Taiwan’s Working Holiday Visa for Australians

Taiwan’s Working Holiday Visa for Australians
Taipei, Taiwan. Photo by Timo Volz on Pexels.com.

If you’re an Australian aged between 18 and 30 years old, you can apply for a working holiday visa in Taiwan, officially called the Republic of China. This allows you to live and work in Taiwan for up to 12 months!

During this time, you can leave and re-enter Taiwan as many times as you like, making a city like Taipei – home to a large international airport – a great base for exploring the rest of northern Asia. Living in Taiwan is also a great opportunity to experience the local culture and learn Mandarin.

Australia has had a reciprocal working holiday agreement with Taiwan since 2004.

Although this visa permits you to work in Taiwan, this cannot be for more than six months with the same employer. You may also study in Taiwan with this visa, but only for a maximum of four months (this limitation does not apply to Mandarin language classes).

This page contains information about the Taiwan’s Working Holiday Visa for Australian citizens. It was last updated on 6 October 2022.

Key facts about Taiwan

  • Population: Approx. 24 million
  • Official languages: Mandarin, Taiwanese Hokkien & Hakka
  • Capital city: Taipei
  • Largest cities: Taipei, Kaohsiung, Taichung, Tainan
  • Currency: New Taiwan dollar (TWD)
Kaohsiung, Taiwan
Kaohsiung, Taiwan. Photo by Charmaine on Pexels.com.

Taiwan Working Holiday Visa requirements for Australians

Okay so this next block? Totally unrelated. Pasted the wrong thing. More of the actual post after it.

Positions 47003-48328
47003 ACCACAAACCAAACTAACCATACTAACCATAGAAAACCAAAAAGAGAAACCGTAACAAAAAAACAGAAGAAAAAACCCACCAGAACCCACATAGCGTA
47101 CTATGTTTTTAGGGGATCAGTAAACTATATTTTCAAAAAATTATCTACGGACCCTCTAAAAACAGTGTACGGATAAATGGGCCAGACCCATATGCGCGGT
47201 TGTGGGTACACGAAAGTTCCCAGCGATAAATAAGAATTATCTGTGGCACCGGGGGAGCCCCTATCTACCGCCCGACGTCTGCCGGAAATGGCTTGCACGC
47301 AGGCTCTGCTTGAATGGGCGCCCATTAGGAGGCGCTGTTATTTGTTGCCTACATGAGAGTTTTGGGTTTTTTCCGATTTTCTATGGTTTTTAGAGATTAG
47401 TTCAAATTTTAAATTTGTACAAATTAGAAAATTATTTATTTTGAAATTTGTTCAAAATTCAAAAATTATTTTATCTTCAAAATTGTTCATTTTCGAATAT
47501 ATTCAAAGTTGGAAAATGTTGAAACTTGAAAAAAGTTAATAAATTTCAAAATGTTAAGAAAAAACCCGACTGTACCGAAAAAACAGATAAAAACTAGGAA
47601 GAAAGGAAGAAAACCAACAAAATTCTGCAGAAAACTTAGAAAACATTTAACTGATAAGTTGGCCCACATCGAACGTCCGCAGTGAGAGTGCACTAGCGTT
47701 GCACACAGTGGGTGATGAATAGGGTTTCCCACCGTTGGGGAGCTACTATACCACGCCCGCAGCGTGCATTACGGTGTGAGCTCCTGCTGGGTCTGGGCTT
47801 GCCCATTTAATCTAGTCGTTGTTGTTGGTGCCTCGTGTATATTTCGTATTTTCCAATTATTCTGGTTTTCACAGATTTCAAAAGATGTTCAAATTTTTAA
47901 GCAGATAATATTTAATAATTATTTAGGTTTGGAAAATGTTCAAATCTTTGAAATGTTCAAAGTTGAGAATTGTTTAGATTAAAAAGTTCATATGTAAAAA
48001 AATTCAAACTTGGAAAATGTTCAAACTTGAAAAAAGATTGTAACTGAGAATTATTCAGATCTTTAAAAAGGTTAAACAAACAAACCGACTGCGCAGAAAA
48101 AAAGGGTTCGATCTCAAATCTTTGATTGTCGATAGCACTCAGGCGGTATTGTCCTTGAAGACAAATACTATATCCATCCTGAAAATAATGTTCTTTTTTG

In addition to Australians, Taiwan offers working holiday visas to citizens of Austria, Belgium, Canada, the Czech Republic, France, Germany, Hungary, Ireland, Japan, Korea, Luxembourg, Netherlands, New Zealand, Poland, Slovakia, and the UK.

The information on this page applies to Australian citizens. Please check the Taiwan Bureau of Consular Affairs website or contact your nearest embassy for information applicable to citizens of other countries.

To apply for a Taiwanese working holiday visa as an Australian citizen, you must meet the following requirements:

  • Aged between 18-30 years old (inclusive) at the time of application
  • Have at least TWD100,000 (approx. AUD5,000) in savings
  • Have a return flight booking to Taiwan (or enough money to buy one)
  • Be in good health
  • Take out health/travel insurance

You cannot apply for this visa if you:

  • Will be accompanied by dependent children
  • Have a criminal record
  • Have already participated in the working holiday program in Taiwan

Documents needed to apply for this visa

When applying for a working holiday visa for Taiwan as an Australian citizen, you will need to provide the following documents:

  • Completed Working Holiday Maker visa application form
  • Australian passport valid for more than a year
  • Two recent passport-sized photos
  • Return plane ticket or proof of sufficient funds to buy one
  • Bank statement/s or other proof that you have at least the equivalent of TWD100,000 (approx. AUD5,000) in savings
  • Certificate or proof of travel/health insurance that covers medical and hospitalisation expenses during your entire stay in Taiwan
  • Health check certificate from the past 3 months, completed by a registered medical practitioner
  • “Certificate of good conduct” (i.e. a police check certificate)

There is a visa application fee of AUD144 (this is subject to change), payable by bank cheque or money order made out to the Taipei Economic and Cultural Office.

See the Taipei Economic and Culture Office in Australia website and Bureau of Consular Affairs website for more information.

How to apply for a Taiwan Working Holiday Visa

You can get more information and apply for your working holiday visa through the relevant Taipei Economic and Cultural Office (TECO) for your state. You must be in Australia when you apply.

TECOs are available at the following Australian locations:

Before visiting the TECO, you can access and complete the visa form online at the Bureau of Consular Affairs website.

Once you’ve submitted all required documents to the TECO, the visa processing time is generally 1-2 weeks.